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Friday, August 26, 2011

Bernanke: The Near- and Longer-Term Prospects for the U.S. Economy

by Calculated Risk on 8/26/2011 10:04:00 AM

From Fed Chairman Ben Bernanke: The Near- and Longer-Term Prospects for the U.S. Economy

Monetary policy must be responsive to changes in the economy and, in particular, to the outlook for growth and inflation. As I mentioned earlier, the recent data have indicated that economic growth during the first half of this year was considerably slower than the Federal Open Market Committee had been expecting, and that temporary factors can account for only a portion of the economic weakness that we have observed. Consequently, although we expect a moderate recovery to continue and indeed to strengthen over time, the Committee has marked down its outlook for the likely pace of growth over coming quarters. With commodity prices and other import prices moderating and with longer-term inflation expectations remaining stable, we expect inflation to settle, over coming quarters, at levels at or below the rate of 2 percent, or a bit less, that most Committee participants view as being consistent with our dual mandate.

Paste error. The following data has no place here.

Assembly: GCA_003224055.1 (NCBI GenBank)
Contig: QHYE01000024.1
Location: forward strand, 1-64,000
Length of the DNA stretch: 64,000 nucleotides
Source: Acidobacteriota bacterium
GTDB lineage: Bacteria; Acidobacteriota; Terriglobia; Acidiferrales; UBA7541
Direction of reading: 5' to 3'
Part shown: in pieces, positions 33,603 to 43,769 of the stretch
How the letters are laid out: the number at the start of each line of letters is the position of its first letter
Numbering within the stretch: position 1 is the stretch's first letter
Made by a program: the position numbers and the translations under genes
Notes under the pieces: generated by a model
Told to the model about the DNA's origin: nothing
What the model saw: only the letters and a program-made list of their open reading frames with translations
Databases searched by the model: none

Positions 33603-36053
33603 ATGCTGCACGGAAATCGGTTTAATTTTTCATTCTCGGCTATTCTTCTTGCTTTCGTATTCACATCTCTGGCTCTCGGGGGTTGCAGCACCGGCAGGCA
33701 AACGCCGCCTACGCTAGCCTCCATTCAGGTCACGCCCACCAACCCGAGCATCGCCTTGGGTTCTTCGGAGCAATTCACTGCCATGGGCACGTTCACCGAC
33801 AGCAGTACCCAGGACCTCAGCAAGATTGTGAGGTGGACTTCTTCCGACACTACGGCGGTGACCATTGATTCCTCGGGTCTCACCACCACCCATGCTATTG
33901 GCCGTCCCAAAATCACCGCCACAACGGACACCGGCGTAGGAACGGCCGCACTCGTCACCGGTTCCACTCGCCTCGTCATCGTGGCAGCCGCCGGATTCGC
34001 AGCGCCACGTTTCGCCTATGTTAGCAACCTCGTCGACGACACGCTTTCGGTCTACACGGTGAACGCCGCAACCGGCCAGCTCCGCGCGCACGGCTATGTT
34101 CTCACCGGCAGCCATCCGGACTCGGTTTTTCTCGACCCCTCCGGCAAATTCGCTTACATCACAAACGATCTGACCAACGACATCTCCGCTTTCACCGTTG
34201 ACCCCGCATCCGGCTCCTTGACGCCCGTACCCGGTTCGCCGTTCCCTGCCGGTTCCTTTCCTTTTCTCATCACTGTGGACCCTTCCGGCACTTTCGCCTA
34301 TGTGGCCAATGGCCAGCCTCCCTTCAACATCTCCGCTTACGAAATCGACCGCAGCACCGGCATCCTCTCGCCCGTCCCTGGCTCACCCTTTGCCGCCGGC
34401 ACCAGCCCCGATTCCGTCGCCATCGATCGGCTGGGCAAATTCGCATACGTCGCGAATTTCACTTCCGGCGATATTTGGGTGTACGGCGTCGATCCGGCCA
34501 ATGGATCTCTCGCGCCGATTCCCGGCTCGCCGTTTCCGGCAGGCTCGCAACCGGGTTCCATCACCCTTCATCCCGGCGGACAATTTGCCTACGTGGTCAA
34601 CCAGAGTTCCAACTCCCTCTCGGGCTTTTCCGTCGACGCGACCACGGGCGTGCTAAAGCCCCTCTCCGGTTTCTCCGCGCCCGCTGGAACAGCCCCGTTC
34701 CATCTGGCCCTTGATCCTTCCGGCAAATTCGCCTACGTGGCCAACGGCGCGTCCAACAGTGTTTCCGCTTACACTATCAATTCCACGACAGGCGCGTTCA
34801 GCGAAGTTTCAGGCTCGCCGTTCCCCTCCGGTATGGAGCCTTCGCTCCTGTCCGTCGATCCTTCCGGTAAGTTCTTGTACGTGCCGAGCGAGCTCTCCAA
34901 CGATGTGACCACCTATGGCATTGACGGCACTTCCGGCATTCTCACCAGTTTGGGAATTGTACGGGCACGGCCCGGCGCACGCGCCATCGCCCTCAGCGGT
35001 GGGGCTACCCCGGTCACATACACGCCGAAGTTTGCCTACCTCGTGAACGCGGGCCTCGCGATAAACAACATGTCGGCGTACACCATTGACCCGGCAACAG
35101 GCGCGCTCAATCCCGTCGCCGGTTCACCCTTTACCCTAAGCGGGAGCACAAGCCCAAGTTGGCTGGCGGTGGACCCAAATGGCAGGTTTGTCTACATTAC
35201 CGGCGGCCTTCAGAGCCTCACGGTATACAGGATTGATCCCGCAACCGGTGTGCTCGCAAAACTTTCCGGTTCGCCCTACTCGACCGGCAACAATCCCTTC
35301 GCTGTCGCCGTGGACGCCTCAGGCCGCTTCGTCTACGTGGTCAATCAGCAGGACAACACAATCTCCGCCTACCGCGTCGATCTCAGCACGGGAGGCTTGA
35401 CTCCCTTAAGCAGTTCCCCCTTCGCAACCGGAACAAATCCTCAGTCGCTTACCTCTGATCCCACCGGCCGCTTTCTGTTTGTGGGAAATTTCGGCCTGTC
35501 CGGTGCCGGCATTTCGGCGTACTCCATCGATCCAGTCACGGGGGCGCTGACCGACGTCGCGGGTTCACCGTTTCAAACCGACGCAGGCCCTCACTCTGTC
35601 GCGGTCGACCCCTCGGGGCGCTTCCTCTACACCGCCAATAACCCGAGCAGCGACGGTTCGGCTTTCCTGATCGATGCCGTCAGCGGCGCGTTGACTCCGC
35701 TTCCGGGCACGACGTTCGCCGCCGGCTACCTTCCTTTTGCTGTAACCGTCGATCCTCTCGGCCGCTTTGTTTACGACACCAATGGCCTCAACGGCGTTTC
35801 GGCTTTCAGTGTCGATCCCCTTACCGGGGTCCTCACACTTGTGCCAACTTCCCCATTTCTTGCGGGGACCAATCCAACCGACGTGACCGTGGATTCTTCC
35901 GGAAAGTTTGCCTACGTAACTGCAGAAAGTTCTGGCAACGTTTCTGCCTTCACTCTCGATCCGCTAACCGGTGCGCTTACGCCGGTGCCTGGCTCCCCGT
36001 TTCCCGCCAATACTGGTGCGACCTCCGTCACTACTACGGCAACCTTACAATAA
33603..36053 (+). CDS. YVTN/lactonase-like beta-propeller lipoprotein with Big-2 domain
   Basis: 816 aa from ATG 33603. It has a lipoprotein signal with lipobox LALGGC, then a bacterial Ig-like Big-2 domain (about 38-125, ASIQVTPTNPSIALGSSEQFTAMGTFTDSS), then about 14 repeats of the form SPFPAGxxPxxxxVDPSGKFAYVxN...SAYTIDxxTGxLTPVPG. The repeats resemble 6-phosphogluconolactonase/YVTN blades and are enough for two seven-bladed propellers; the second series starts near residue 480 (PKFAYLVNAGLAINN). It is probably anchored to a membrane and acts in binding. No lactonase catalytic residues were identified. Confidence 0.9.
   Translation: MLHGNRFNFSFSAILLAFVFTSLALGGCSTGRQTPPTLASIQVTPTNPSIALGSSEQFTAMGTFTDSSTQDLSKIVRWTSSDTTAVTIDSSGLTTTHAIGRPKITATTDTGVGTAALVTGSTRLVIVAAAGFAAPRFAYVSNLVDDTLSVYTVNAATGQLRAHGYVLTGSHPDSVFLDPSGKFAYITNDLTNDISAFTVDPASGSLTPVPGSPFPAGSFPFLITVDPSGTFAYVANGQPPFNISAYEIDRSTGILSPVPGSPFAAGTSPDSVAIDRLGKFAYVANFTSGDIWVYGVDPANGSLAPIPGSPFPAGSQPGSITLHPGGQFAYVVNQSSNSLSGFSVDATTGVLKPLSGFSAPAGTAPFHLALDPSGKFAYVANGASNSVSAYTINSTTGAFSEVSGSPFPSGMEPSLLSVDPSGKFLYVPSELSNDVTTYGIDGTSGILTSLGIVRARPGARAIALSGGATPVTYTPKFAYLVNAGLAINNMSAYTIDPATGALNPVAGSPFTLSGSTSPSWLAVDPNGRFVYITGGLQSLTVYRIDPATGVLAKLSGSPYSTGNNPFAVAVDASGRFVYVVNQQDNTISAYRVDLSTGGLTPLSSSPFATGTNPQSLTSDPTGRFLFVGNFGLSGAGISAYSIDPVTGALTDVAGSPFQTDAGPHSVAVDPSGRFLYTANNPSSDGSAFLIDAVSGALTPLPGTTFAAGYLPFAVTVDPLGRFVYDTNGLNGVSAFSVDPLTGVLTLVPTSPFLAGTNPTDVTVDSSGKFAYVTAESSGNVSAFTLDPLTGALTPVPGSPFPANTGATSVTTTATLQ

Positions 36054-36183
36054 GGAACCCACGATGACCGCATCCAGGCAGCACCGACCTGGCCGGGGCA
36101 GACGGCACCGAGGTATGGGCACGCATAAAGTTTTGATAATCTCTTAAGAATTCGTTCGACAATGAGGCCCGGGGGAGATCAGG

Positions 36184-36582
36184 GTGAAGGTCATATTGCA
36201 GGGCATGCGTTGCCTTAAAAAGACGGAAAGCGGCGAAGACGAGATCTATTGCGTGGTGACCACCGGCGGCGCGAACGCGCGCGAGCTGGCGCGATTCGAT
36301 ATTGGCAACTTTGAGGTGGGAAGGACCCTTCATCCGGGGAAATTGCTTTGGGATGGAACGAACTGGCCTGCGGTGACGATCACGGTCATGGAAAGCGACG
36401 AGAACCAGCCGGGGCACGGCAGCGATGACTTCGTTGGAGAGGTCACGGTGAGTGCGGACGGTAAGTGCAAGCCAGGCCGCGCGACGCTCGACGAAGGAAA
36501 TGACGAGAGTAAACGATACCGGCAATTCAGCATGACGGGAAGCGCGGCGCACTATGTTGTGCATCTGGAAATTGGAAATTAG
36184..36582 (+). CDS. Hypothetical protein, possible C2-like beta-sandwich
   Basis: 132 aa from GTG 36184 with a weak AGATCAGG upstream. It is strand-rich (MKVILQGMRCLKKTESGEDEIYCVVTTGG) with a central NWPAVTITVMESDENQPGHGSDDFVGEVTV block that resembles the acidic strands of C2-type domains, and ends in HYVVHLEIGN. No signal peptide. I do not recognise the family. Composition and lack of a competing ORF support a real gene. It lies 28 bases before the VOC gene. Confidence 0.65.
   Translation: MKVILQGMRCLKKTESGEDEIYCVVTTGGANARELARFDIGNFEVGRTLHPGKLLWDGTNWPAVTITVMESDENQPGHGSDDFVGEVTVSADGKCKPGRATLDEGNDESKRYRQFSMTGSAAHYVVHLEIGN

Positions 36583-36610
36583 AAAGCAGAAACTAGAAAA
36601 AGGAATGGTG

In light of its current outlook, the Committee recently decided to provide more specific forward guidance about its expectations for the future path of the federal funds rate. In particular, in the statement following our meeting earlier this month, we indicated that economic conditions--including low rates of resource utilization and a subdued outlook for inflation over the medium run--are likely to warrant exceptionally low levels for the federal funds rate at least through mid-2013. That is, in what the Committee judges to be the most likely scenarios for resource utilization and inflation in the medium term, the target for the federal funds rate would be held at its current low levels for at least two more years.

In addition to refining our forward guidance, the Federal Reserve has a range of tools that could be used to provide additional monetary stimulus. We discussed the relative merits and costs of such tools at our August meeting. We will continue to consider those and other pertinent issues, including of course economic and financial developments, at our meeting in September, which has been scheduled for two days (the 20th and the 21st) instead of one to allow a fuller discussion. The Committee will continue to assess the economic outlook in light of incoming information and is prepared to employ its tools as appropriate to promote a stronger economic recovery in a context of price stability.